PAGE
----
This weekend, NASCAR returns to Loudon, New Hampshire for the Ambetter 301. In 1993, New Hampshire Motor Speedway hosted its first NASCAR race. A little over a mile in length, it is an incredibly narrow racetrack that keeps the drivers in close proximity to each other. There are 301 laps scheduled for Sunday (which works out to 75.25 DraftKings points for laps led). A similar setup is required at New Hampshire’s flat paperclip layout as at Martinsville, Phoenix, and Richmond, drivers who have done well on these tracks should have an advantage this weekend. Just seven races remain before the playoffs begin, and 13 different winners have emerged. With three race wins, Chase Elliott leads all drivers. The third came last weekend in Atlanta.
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Practice & Qualifying
The Cup Series will hold a group practice session on Saturday morning. The practice session will last approximately an hour before qualifying begins. Both groups will compete in single-car qualifying, consisting of a timed lap for each driver. In the second round of qualifying, the five fastest drivers from each group will attempt their best lap time. The driver with the quickest time will earn the Busch Pole. Aric Almirola will look to make it back-to-back wins at the event before he retires at the end of the season.
This week, the Money Train delves into the DFS options for Sunday’s Cup Series event in Loudon, New Hampshire. The selections are broken down between high salary, mid-range, and value play. Included are player salaries from both FanDuel (FD) and DraftKings (DK). Best of luck to everyone with lineups this weekend.
Kyle Busch (12,500 FD | 11,000 DK)
As a result of last year’s disastrous New Hampshire race, Busch will be looking to redeem himself. Having spun out due to the slippery track, Busch bumped the pace car in frustration. Despite requests from teams to delay the start of the race, NASCAR refused. Busch’s annoyance was compounded by the fact that the incident occurred on lap three, while he was leading the race.
At 11,000 on DraftKings, it is a hefty price but considers his dominating abilities. A total of 436 laps were led by Busch between 2017 and 2019. Many of those laps came from his dominant performance during the (ISM) Connect 300 when he led 187 of 300. Busch has qualified for the top five in six of his last eight visits to New Hampshire. Thus, he should be able to secure a strong starting position.
Joey Logano (13,500 FD | 10,800 DK)
It wasn’t Logano’s day at Atlanta, as he would move from one let down to the next. His Ford Mustang suffered mechanical issues throughout the race. He would build himself back up from an early wreck on lap 92. However, a second multi-car wreck on lap 254 torpedoed his day. Now that he’s dropped back-to-back races, Logano needs a huge bounce-back result. For his career, Logano has shown he has this track figured out with just a single finish outside of the top 10 over his last 11 attempts. He had one of the quickest cars in last season’s visit to Loudon. After falling two laps down he came back strong, cracking the top five.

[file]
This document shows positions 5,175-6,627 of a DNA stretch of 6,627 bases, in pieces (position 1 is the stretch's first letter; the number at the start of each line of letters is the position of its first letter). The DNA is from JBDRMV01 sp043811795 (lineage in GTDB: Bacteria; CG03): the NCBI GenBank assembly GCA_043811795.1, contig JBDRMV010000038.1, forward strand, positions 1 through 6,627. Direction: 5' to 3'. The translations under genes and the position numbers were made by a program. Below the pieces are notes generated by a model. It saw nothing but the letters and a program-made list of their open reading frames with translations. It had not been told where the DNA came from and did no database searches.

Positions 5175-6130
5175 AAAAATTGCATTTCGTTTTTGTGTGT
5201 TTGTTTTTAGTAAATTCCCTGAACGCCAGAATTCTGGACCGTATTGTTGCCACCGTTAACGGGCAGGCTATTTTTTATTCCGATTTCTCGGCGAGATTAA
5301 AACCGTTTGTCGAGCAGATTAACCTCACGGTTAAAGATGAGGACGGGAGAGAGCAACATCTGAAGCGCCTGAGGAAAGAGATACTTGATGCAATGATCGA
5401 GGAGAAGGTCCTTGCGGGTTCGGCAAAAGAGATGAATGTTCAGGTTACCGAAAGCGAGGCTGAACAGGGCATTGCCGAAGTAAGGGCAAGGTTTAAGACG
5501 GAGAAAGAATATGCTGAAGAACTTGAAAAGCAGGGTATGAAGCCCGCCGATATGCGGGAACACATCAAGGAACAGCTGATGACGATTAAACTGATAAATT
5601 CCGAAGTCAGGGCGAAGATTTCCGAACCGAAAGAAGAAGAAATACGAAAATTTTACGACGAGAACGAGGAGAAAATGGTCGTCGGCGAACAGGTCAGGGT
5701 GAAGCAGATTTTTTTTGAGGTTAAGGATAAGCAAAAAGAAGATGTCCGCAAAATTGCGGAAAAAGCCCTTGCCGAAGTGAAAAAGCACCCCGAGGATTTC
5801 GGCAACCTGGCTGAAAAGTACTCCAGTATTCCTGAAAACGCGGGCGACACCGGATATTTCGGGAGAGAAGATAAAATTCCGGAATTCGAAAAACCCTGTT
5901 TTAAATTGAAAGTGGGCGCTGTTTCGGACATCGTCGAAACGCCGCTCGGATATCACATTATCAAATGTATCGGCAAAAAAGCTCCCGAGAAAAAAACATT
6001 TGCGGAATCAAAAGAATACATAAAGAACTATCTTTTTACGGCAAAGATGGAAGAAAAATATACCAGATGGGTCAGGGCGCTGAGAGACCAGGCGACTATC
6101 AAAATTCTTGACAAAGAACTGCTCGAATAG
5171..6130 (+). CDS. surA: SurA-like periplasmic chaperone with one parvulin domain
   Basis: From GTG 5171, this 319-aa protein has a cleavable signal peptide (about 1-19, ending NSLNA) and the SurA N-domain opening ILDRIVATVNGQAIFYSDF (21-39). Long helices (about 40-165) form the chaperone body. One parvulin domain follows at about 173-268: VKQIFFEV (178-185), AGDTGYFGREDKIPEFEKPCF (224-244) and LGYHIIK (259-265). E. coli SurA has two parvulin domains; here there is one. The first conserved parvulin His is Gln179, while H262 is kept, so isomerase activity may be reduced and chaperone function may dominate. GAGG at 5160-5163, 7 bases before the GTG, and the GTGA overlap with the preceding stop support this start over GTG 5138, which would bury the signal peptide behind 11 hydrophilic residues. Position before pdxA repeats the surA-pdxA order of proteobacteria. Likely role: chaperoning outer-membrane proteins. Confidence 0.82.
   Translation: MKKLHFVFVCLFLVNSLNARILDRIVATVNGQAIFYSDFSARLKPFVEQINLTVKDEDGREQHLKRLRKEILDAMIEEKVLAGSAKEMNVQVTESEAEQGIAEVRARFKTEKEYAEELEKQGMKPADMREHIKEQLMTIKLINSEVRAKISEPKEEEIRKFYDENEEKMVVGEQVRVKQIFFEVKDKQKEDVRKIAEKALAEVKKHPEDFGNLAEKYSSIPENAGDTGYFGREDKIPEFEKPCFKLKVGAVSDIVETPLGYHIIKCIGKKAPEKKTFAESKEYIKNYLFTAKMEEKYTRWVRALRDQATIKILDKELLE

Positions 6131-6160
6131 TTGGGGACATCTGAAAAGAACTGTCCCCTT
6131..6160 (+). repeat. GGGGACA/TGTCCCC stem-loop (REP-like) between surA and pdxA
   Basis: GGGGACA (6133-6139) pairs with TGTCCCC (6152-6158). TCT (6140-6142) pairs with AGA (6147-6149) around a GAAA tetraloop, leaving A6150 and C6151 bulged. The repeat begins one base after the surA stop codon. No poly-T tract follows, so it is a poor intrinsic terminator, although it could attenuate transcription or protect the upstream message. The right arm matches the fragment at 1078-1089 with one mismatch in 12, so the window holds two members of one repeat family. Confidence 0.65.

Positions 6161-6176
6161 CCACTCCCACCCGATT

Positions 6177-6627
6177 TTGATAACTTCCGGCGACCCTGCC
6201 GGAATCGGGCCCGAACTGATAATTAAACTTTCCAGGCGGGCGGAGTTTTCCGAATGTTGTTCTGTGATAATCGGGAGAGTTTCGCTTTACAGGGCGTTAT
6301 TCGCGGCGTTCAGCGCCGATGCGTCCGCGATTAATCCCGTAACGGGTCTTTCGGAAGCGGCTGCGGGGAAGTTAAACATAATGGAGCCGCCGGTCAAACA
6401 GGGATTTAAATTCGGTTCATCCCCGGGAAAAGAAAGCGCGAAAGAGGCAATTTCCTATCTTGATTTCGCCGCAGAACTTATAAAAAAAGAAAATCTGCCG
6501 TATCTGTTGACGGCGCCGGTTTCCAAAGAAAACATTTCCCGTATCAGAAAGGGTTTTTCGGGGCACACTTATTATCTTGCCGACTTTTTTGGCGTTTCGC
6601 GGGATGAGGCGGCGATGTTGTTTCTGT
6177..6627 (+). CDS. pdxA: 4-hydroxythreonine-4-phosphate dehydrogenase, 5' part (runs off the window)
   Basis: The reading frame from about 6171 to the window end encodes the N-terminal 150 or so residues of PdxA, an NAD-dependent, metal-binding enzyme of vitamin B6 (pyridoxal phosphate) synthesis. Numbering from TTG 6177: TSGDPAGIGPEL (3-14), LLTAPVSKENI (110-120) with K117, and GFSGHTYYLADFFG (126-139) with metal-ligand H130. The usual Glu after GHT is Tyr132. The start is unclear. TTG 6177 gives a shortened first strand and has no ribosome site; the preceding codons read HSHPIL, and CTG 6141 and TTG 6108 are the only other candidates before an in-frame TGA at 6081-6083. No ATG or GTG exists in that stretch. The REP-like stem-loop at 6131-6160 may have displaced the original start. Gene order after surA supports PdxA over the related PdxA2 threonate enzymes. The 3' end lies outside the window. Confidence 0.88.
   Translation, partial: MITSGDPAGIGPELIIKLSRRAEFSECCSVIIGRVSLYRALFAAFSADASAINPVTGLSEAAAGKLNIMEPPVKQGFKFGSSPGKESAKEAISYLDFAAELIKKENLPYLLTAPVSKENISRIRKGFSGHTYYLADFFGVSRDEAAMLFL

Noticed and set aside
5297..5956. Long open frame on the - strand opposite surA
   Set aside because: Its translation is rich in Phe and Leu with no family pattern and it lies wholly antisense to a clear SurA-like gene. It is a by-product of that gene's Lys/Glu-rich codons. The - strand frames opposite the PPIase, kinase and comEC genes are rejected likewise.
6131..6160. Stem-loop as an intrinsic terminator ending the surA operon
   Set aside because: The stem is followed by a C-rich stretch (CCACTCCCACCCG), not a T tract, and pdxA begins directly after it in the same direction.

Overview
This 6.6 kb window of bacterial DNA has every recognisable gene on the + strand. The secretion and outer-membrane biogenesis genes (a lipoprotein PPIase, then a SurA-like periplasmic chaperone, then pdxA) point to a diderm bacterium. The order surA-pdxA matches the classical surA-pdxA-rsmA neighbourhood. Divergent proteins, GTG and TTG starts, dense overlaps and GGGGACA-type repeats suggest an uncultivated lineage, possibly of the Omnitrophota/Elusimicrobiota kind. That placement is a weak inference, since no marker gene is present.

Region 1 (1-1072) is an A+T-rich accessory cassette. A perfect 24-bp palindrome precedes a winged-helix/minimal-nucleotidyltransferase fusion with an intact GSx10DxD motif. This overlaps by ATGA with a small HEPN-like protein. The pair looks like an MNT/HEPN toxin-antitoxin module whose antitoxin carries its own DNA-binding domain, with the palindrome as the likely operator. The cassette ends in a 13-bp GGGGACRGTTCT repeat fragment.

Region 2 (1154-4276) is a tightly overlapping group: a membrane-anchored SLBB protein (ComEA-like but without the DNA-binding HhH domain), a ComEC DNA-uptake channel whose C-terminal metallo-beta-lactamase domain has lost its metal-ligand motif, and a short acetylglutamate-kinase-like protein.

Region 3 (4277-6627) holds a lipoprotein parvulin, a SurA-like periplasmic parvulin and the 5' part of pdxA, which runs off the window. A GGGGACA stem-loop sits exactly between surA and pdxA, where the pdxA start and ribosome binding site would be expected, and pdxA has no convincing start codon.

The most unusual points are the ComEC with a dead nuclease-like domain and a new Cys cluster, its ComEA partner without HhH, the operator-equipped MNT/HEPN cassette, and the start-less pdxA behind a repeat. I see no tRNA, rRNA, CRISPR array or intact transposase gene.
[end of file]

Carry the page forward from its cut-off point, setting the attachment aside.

Kevin Harvick (8,200 FD | 8,800 DK)
Harvick survived the wreck fest in Atlanta. After hovering around the top 10 a majority of the day, he finished out the race 12th. He needs another strong performance at New Hampshire to at least keep pace with Christopher Bell for the final playoff spot. He has handled the short tracks well this season, his best finishes coming at Phoenix and Richmond. Two of the last four attempts in New Hampshire have produced victories, making it a good track option. Last year, he led 66 laps for a respectable six-place finish. The only other track in which he led more than 50 laps last year was Bristol with 71. Loudon would be Harvick’s best chance to regain some of his old magic.
Brad Keselowski (6,000 FD | 6,900 DK)
There have been some bright spots for Keselowski this season, but they have been overshadowed by the doldrums. The 10th place finish he had four weeks ago at Sonoma was promising, but he’s lost any momentum he had. In the weeks leading up to the playoffs, he’d appreciate some more strong runs. A great candidate could be New Hampshire. Only two visits ago, Keselowski dominated at Loudon, leading 184 of 301 laps en route to his second career track victory.
This season, Keselowski has finished 17th at Martinsville, 13th at Richmond, and 23rd at Phoenix. The numbers are not stellar but are very serviceable for a driver in his price range. He should be a good filler as you consider which driver to add to the backend of your roster. His salary this weekend is under 7,000 on both sites.
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